Hoefler & Frere-Jones (H&FJ), one of the most respected type foundries in the world, is now the subject of a multi-million dollar legal battle between its eponymous type designers Jonathan Hoefler and Tobias Frere-Jones. The New York City foundry owns and sells licenses for well-known font families like Whitney and Gotham, and has also designed typefaces for The New York Times, The Wall Street Journal, Wired, Esquire, HP, Nike, and others.
Frere-Jones sold fonts 'worth $3 million' for $10
The lawsuit was filed by Frere-Jones, who claims that Hoefler essentially tricked him into believing he would become an equal partner in H&FJ, previously known as the Hoefler Type Foundry (HTF). Frere-Jones joined HTF in 1999, and claims he was promised equal equity and his "name above the door" in exchange for transferring the rights for some of the typefaces he designed, including Whitney, to the company. In 2004, Frere-Jones sold the typefaces to HTF for just $10. At the time, Frere-Jones claims, their royalty value stood at $3 million, and the designer says he never would have transferred the rights if not for the agreement that he would become a 50-50 partner.
According to the lawsuit, first reported by Quartz, the partnership was only agreed verbally, but Frere-Jones cites a public relations release commissioned by Hoefler's wife which reads:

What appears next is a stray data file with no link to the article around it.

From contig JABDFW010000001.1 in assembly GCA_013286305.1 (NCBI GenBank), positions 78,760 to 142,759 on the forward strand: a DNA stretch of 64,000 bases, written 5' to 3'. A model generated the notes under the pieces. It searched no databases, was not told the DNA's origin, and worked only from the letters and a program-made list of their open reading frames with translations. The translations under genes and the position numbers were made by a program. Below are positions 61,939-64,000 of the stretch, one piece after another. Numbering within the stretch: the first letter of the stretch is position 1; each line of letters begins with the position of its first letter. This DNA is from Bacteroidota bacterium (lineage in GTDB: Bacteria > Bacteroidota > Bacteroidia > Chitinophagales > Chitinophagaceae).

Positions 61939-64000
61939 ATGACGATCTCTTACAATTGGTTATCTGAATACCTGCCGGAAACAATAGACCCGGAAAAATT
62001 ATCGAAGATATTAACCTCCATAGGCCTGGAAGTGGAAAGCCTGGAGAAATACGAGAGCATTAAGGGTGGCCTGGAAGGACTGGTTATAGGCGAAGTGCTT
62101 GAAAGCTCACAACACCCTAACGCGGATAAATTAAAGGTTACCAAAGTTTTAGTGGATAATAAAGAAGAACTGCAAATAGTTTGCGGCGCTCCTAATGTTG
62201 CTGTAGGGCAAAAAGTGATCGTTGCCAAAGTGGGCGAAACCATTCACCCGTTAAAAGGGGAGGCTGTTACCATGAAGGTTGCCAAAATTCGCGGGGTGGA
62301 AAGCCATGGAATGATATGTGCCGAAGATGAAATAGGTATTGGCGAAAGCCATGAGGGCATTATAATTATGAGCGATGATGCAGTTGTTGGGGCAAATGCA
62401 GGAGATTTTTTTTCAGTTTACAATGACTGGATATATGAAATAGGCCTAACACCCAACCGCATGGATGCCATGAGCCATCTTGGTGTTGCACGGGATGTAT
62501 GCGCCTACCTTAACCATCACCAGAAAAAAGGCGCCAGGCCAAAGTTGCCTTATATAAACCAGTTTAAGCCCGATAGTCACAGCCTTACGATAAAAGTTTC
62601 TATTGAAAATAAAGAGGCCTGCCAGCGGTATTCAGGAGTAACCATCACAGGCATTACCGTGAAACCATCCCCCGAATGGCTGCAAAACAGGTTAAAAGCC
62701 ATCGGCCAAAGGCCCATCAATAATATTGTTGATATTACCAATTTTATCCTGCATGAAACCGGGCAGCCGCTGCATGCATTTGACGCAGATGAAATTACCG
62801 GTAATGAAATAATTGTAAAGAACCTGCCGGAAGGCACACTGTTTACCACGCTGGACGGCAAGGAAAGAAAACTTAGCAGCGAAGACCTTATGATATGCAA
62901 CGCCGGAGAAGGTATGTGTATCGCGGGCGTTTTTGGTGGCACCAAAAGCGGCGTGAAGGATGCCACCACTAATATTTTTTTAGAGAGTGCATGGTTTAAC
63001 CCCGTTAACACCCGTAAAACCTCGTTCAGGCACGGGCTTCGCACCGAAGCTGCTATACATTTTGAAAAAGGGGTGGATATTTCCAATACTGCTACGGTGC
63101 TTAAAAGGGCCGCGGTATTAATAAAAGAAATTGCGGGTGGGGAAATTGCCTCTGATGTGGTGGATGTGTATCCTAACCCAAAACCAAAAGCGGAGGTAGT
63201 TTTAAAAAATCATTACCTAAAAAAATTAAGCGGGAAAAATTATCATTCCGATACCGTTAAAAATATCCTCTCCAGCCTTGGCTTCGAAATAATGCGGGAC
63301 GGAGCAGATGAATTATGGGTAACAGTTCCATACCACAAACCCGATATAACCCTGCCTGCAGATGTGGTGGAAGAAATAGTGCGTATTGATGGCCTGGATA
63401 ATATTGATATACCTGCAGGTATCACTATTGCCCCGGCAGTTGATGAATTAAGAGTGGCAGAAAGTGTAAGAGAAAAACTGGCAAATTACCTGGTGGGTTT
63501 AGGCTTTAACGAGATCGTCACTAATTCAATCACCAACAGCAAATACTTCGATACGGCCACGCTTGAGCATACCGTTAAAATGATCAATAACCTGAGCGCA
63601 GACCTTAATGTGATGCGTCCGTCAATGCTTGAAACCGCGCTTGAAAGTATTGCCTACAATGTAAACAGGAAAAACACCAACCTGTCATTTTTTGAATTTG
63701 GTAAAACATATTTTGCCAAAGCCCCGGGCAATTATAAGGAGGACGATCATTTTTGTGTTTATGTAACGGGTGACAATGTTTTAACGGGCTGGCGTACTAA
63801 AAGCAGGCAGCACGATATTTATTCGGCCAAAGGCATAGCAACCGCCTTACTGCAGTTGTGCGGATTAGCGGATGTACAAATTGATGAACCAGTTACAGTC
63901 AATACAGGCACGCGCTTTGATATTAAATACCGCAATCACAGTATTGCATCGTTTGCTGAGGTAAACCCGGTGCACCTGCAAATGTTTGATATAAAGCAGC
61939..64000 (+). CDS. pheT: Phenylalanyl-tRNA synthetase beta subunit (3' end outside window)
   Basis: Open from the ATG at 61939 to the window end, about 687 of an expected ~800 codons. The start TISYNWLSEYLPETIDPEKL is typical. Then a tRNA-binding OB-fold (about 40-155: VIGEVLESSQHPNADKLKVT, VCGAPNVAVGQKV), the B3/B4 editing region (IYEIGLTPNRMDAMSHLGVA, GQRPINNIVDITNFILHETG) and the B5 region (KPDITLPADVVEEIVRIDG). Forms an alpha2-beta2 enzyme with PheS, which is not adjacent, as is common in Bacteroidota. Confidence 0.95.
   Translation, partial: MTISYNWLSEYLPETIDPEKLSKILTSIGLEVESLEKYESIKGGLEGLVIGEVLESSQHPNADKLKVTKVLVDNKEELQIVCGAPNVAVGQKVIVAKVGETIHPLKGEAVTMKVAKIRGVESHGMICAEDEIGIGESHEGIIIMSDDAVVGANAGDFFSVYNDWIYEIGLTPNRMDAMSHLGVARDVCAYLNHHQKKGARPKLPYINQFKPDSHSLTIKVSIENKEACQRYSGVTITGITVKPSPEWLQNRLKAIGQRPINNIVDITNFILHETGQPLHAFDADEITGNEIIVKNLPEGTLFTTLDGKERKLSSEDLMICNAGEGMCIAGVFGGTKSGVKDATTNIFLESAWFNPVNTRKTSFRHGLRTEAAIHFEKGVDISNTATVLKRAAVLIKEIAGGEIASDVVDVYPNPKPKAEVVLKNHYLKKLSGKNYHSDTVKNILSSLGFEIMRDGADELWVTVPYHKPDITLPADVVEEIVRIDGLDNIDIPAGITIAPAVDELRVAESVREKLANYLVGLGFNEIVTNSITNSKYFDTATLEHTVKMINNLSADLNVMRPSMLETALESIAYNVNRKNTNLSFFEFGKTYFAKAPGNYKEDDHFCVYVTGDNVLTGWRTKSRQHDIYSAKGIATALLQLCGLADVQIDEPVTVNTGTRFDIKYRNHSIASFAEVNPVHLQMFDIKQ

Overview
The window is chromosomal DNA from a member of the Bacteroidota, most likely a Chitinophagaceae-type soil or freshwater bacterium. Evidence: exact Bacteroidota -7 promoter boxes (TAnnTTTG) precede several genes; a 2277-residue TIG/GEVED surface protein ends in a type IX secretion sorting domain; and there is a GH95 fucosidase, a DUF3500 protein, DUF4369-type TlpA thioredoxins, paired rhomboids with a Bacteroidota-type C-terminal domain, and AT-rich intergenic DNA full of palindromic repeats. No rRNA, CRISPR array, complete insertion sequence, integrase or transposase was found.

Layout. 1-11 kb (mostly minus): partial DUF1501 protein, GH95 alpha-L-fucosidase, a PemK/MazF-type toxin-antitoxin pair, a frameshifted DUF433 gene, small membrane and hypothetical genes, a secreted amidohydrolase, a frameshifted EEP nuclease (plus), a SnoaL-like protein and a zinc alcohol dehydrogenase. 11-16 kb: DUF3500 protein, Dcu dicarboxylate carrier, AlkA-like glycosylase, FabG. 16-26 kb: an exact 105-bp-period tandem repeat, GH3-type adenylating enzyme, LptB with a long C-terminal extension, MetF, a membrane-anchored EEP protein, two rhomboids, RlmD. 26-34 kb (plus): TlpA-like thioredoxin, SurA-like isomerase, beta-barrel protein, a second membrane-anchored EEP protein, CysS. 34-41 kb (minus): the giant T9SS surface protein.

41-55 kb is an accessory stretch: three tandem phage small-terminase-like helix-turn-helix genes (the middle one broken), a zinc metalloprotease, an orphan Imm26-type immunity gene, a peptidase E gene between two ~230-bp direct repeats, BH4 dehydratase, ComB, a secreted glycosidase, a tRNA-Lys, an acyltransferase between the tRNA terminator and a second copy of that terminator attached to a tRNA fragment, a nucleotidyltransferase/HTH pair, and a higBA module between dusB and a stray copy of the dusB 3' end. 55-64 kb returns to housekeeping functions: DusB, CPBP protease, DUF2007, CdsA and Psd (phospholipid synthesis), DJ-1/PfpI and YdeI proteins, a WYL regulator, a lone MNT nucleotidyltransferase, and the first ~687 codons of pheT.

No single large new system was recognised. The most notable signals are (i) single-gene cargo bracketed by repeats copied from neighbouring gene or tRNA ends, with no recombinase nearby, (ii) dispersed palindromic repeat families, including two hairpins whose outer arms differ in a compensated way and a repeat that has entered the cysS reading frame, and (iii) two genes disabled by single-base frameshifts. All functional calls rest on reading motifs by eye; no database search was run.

"Jonathan Hoefler, Principal of The Hoefler Type Foundry, and Tobias Frere- Jones, Type Director of The Hoefler Type Foundry, announced today that they have entered into an agreement to become equal partners and to rename the business Hoefler & Frere-Jones Typography."
"I'm working on it. Stop harassing me."
Frere-Jones claims Hoefler "repeatedly acknowledged his obligation" to transfer a 50 percent stake in the company, but never did so. The pair's relationship began to sour last year, when Frere-Jones alleges Hoefler scheduled a deal completion date of July 31st 2013. On that date, Frere-Jones says he followed up with Hoefler, who allegedly responded "Stop it. I'm working on it. Stop harassing me." It is unclear from the filing if this response was written or verbal.
Almost three months later, it's alleged that Hoefler "explicitly reneged on his personal agreement" to transfer 50 percent of the company for the first time. Frere-Jones says he has been told and believes that the shares in question have now been transferred to Hoefler's wife, Carleen Borsella. Frere-Jones is seeking at least $20 million in compensation.
"These allegations ... are false and without legal merit."
Update: The type foundry at the center of the allegations has released a statement regarding the lawsuit. The statement refers to Tobias Frere-Jones as "a long-time employee" and says his allegations "are not the facts and they profoundly misrepresent Tobias's relationship with both the company and Jonathan [Hoefler]." It goes onto say that the company will "vigorously defend itself against these allegations, which are false and without legal merit."
The statement adds that the world-famous Hoefler & Frere-Jones brand is simply a name that the Hoefler Type Foundry has been doing business as. Moving forward, the company will now do business as "Hoefler & Co.", and the newly named type foundry is keen to note it "will continue to be a great place for design ... continuing to create the kinds of typefaces that designers have come to expect from us for more than 25 years."